Mr. Veres has been named one of the most influential people in the financial planning profession by Investment Advisor magazine and Financial Planning magazine, was granted the NAPFA Special Achievement Award by the National Association of Personal Financial Advisors, and most recently the Heart of Financial Planning Distinguished Service Award from the Denver-based Financial Planning Association. 

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Shifting Share

If you want to see global economic history in a single colorful graph, check out this one, produced by The Atlantic magazine.  It shows the share of global GDP for various countries since the year 1 AD.

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What you see in the early years might surprise you.  India accounted for almost 40% of global GDP during the height of the Roman Empire, and China accounted for another 30%.  Europe and the U.S. didn’t make up more than 50% of total world economic activity until the mid-1800s, and the rise of the U.S. economy is—visibly—one of the great economic stories of all time.

The shifting economic heft is not hard to explain.  Before the Industrial Revolution, the size of a country’s economy was measured by the size of its population; there wasn’t a lot of leverage due to technology or innovation.  When technology began expanding the impact of some nations’ citizens but not others, there were significant shifts.  Notice that the U.K. was basically invisible on the global economic landscape until the late 1600s, and became significant as the steam engine and manufacturing technology was born in its cities.

That leverage continues.  Today, the U.S. makes up 5% of global population but generates 21% of its GDP.  Japan, Germany, the U.K. and European countries generally are punching above their population weight, although less so than in the middle of the 1900s.  Meanwhile, the Asian countries (minus Japan) account for 60% of the world’s population and just 30% of its GDP.

Will that last?  Probably not.  You can see the same technological leverage starting to work in favor of China, which is on track to enjoy the world’s largest GDP, as it did in the 1700s, while the U.S.’s share of the world’s economy is slowly eroding.

About the Author: Bob Veres has been a commentator, author and consultant in the financial services industry for more than 20 years.  Over his 20-year career in the financial services world, Mr. Veres has worked as editor of Financial Planning magazine; as a contributing editor to the Journal of Financial Planning; as a columnist and editor-at-large of Dow Jones Investment Advisor magazine; and as editor of Morningstar’s advisor web site: MorningstarAdvisor.com.

Mr. Veres has been named one of the most influential people in the financial planning profession by Investment Advisor magazine and Financial Planning magazine, was granted the NAPFA Special Achievement Award by the National Association of Personal Financial Advisors, and most recently the Heart of Financial Planning Distinguished Service Award from the Denver-based Financial Planning Association.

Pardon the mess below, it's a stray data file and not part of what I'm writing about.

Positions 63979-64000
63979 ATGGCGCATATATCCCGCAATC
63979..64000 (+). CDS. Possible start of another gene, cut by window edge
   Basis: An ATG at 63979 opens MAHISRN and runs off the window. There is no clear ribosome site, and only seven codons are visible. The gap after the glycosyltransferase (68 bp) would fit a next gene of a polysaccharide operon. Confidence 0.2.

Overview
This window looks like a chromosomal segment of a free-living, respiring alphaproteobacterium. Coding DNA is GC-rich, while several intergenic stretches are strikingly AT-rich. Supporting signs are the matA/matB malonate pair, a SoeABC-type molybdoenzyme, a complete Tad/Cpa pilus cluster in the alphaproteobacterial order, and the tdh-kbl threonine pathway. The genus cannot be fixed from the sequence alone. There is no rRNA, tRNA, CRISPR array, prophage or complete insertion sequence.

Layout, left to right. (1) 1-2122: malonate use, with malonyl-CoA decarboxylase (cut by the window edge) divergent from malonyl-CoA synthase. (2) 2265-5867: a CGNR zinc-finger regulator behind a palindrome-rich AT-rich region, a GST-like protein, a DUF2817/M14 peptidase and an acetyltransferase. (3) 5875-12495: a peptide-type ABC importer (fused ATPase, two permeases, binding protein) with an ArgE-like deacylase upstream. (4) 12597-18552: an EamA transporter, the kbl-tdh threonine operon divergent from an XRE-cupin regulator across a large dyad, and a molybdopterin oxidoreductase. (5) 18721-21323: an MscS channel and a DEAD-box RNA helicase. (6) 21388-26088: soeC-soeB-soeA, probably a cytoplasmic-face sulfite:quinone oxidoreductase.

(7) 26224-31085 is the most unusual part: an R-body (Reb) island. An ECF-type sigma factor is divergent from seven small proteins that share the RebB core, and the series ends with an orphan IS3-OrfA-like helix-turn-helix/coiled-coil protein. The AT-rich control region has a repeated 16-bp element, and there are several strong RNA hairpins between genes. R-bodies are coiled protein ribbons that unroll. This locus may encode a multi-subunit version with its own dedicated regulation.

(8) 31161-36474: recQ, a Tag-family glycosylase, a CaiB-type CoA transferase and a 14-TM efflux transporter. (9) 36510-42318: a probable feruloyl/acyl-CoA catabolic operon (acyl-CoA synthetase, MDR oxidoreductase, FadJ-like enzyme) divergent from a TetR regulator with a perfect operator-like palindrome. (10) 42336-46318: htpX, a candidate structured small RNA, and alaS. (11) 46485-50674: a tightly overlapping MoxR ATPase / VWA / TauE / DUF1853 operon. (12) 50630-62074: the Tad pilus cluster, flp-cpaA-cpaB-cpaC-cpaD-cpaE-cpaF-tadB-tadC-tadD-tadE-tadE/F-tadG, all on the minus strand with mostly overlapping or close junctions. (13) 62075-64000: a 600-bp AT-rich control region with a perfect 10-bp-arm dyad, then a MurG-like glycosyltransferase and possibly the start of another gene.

Source:

The Economic History of the Last 2,000 Years in 1 Little Graph

That headline is a big promise. But here it is: The economic history of the world going back to Year 1 showing the major powers’ share of world GDP, from a research letter written by Michael Cembalest, chairman of market and investment strategy at JP Morgan.

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Devaluation Panic

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Investors across the globe were sent into a panic recently when the Chinese Central Bank devaluated the nation’s currency, the yuan. The U.S. market lost more than 1% of its total value, oil prices fell and global shares plummeted on news that China decided to make its currency two percent cheaper than it was before.

You actually read that right. Headlines raised the prospect of a global currency war, and there were hints in the press that nations might resort to trade barriers, which would slow down global trade in all directions. If you’re following the story, you probably didn’t read that the Chinese yuan, even after the devaluation, was actually more valuable against global currencies than it was a year ago in trade-weighted terms. Nor that China actually intervened in the global markets to make sure the devaluation didn’t go any further in open market trading.

The background for the devaluation is China’s slowing economic growth and its recent stock market volatility. The country is on track for a 7% growth rate this year—three times the U.S. rate, but sluggish by recent Chinese standards, and quite possibly unacceptable to the country’s leaders. You probably already know that the Chinese stock market climbed to impossibly high levels earlier this year and then fell just as far in a matter of weeks. As you can see from the accompanying chart, the Chinese government marched into the chaos with a heavy hand, outlawing short sales, banishing hedge funds to the sidelines, suspending margin calls and even buying stocks directly in an effort to put a floor on prices. The theory was that the devaluation was part of this intervention, since it would make exports cheaper and boost sales, raising profit margins of those companies whose stocks were recently free-falling.